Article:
3D e-Whiskers for Complex Sensing Applications [Video]

by | Mar 31, 2018

A scalable method for fabricating electronic whiskers (e-whiskers)—a class of electronic skin—for sensing a variety of external stimuli, including proximity, texture mapping, surface roughness, material stiffness, force, and temperature.

The human skin is incredibly sensitive to external stimuli, including variations in temperature, touch, and pressure. An electronic analog to skin could find application in prosthesis or sensing robotics if the supple nature of human skin can be maintained.

In a communication in Advanced Materials, Dr. Jonathan Reeder and colleagues from The University of Texas at Dallas describe their batch-assembly technique for fabricating highly sensitive, dense, multimodal arrays of electronic whiskers (e-whiskers) as a class of electronic skin.

Dr. Jonathan Reeder: “In this work we demonstrate a scalable method of fabricating 3D arrays of sensors, as inspired by animal whiskers. The 3D structure of these sensors enables complex interactions with surrounding surfaces, and this enables us to measure a variety metrics, including proximity, surface topology, friction, force, material stiffness, and temperature.

2D precursors are created using photolithography to define a gold sensing layer, and laser machining to define the structure of the shape-memory polymer (SMP) whisker. A directed flow of warm air from below the SMP layer causes the whiskers to rise into an upright position at an angle dependent on the air velocity. Cold air is used to lock the whiskers into position, and the process can be reversed by applying a low flow rate of warm air.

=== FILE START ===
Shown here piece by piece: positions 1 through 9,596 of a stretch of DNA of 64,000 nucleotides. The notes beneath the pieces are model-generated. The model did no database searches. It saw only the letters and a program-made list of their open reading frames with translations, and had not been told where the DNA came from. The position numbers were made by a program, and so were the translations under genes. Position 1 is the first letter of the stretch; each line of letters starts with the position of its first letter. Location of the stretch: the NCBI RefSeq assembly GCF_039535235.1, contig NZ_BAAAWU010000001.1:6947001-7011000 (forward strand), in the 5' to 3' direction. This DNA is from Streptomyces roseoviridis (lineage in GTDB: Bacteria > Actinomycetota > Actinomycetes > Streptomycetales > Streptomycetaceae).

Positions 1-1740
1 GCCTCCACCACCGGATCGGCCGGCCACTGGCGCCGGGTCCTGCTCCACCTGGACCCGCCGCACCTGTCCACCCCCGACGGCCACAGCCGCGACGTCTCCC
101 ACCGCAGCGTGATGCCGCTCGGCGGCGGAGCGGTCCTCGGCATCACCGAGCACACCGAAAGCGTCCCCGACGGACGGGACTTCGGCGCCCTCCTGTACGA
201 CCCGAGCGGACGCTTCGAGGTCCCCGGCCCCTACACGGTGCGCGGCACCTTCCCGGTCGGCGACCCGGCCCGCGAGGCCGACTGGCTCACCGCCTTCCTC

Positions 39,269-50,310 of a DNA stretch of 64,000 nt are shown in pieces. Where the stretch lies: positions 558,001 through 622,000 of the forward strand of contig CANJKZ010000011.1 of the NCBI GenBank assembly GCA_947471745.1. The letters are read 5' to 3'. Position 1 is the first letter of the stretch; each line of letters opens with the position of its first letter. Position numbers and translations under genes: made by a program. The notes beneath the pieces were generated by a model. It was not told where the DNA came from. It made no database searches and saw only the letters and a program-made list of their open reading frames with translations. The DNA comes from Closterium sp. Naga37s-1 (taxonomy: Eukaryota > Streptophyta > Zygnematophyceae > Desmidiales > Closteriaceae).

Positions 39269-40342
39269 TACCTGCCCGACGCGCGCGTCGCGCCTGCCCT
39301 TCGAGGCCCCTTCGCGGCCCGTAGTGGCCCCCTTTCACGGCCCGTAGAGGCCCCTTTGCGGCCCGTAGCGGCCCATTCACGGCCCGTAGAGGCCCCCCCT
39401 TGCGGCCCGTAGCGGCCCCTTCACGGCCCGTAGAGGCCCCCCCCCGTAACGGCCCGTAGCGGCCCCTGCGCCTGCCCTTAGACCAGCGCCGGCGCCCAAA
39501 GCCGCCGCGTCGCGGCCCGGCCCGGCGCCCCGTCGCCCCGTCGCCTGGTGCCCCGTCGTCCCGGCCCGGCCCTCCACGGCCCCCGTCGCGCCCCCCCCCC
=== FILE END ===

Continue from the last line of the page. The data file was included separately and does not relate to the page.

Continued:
Microscopic deflections of the e-whiskers induce linear changes to the resistance of the gold strain gauges with a response time of less than 250 μs. Grazing the e-whiskers over microtextured materials enables surface mapping of topological features down to 5 µm in height. By reversing the grazing direction, the e-whiskers temporarily buckle in proportion to the surface roughness of the material, causing the resistance of the strain gauge to spike and provides a measure of friction. The e-whiskers can also distinguish between materials of different stiffness. Softer materials are more easily deformed when contacted with the e-whiskers and produced a smaller resistance change.

Applying sinusoidal temperature fluctuations over a temperature range of 0 to 100 °C demonstrates that the e-whiskers can measure small temperature changes over a wide range.

To find out more about this promising electronic skin, please visit the Advanced Materials homepage.